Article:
Check out the articles on www.amazingribs.com by Dr/Prof Greg Blonder on the subject. Also, the reason they have to cook (smoke ) certain meats for 10 to 12 hours or more is because that's the amount of time it takes a big chunk of meat to reach an internal temperature of around 200*. The cook  time involved has nothing to do with smoke.
dsarphie

I'm well aware of the amount of time that it takes to cook the larger pieces of meat.  My point is that if you say something is not going to take on any more smoke after a certain amount of time or after it reaches a certain temperature, then compare a brisket that was smoked for 5 hours then wrapped to finish to a brisket that was in smoke for the entire process.  The second will be much more "smokey" than the first.  If the fire is managed properly it won't taste like an ashtray either.  So how then can it be said that the meat didn't take on any more smoke?
Wood River BBQ Team

dsarphie wrote:
I'm well aware of the amount of time that it takes to cook the larger pieces of meat.  My point is that if you say something is not going to take on any more smoke after a certain amount of time or after it reaches a certain temperature, then compare a brisket that was smoked for 5 hours then wrapped to finish to a brisket that was in smoke for the entire process.  The second will be much more "smokey" than the first.  If the fire is managed properly it won't taste like an ashtray either.  So how then can it be said that the meat didn't take on any more smoke?



We're talking about 2 different things - one is smoke absorbed below the surface of the meat and on the surface. First of all smokes not white and billowy -- it's a gas. As far as the comments as to when the gas penetration stops, the popular belief was it stopped at 140* to 145*. Dr. Blonder has proved it stops at 170* and a pitmaster can believe it or not.

Another myth Dr. Blonder exposed was that lump burns hotter than briquets -- the reverse is true. I still think I'll us lump because I don't like all the junk in briquets but at least now I know what I'm working with.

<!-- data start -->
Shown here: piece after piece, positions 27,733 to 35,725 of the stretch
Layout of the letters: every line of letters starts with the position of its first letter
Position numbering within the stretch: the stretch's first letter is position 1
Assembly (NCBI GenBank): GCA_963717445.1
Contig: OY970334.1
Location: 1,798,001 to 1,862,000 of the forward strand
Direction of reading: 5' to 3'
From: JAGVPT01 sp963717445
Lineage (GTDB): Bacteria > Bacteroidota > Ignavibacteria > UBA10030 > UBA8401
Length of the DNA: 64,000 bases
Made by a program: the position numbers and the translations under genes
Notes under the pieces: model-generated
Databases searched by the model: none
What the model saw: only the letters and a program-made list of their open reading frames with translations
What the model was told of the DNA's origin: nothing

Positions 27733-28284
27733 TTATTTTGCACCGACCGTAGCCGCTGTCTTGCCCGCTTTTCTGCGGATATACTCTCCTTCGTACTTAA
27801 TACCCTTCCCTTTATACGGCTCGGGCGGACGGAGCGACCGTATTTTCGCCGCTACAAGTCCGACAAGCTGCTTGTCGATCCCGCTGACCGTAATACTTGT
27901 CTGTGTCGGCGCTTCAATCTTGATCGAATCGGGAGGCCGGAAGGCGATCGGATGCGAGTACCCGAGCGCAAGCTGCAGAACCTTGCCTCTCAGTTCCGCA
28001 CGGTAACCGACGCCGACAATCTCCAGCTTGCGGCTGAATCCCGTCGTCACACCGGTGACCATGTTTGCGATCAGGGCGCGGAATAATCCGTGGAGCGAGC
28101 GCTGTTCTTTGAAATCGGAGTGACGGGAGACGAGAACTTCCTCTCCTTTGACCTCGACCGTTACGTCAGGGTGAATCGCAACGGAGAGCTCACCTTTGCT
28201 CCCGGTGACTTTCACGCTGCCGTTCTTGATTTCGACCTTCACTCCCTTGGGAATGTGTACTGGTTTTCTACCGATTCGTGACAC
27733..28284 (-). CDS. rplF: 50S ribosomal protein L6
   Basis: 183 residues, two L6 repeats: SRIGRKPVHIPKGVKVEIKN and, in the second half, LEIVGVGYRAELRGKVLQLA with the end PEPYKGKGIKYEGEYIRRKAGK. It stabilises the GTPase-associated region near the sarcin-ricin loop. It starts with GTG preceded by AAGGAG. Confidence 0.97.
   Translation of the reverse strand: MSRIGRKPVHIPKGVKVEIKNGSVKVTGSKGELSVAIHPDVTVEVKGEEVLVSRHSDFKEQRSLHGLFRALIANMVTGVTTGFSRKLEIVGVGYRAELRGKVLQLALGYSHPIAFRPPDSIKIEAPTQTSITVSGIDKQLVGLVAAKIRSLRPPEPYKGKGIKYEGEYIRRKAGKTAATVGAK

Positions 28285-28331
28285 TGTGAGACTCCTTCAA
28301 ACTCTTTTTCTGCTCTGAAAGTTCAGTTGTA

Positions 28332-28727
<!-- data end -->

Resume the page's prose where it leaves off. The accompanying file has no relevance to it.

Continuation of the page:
On another subject -- In my opinion a Lang users can learn by trial and error over a period of time to use his Lang but if a person is serous about using a stick burner they should take the time to review a couple of articles at www.amazingribs.com. The first is "mythbusting the smoke ring" and the second is the most important "what you need to know about wood smoke and combustion". After digesting those 2 articles, a Lang owner will know about running his cooker than 75% of the pitmasters worldwide.
Fdh1965

I tried the process of conveyor belting in the wood.  Wow what a difference.  Once it's up to temp, this process is no more white smoke.  I like it.

I also slightly closed the stack exhaust.   This brought the temp up 300-315 but slowed down the burn rate.  

I did have problems with temp swings and running on the hot side.  So I need to cut down the wood to Coke can size instead of full 16" cuts,   That should allow the temp to come down and maintain at the 250 degrees.  I might need to be more adding frequently, but time will tell.

THe result I had, was less strong wood taste and a richer beef flavor.  THinking this is gonna be good.  It is true let exciting every time I fire up my Lang.

This weekend I will do corned beef and chicken.  More to follow.  

Thanks again for the information.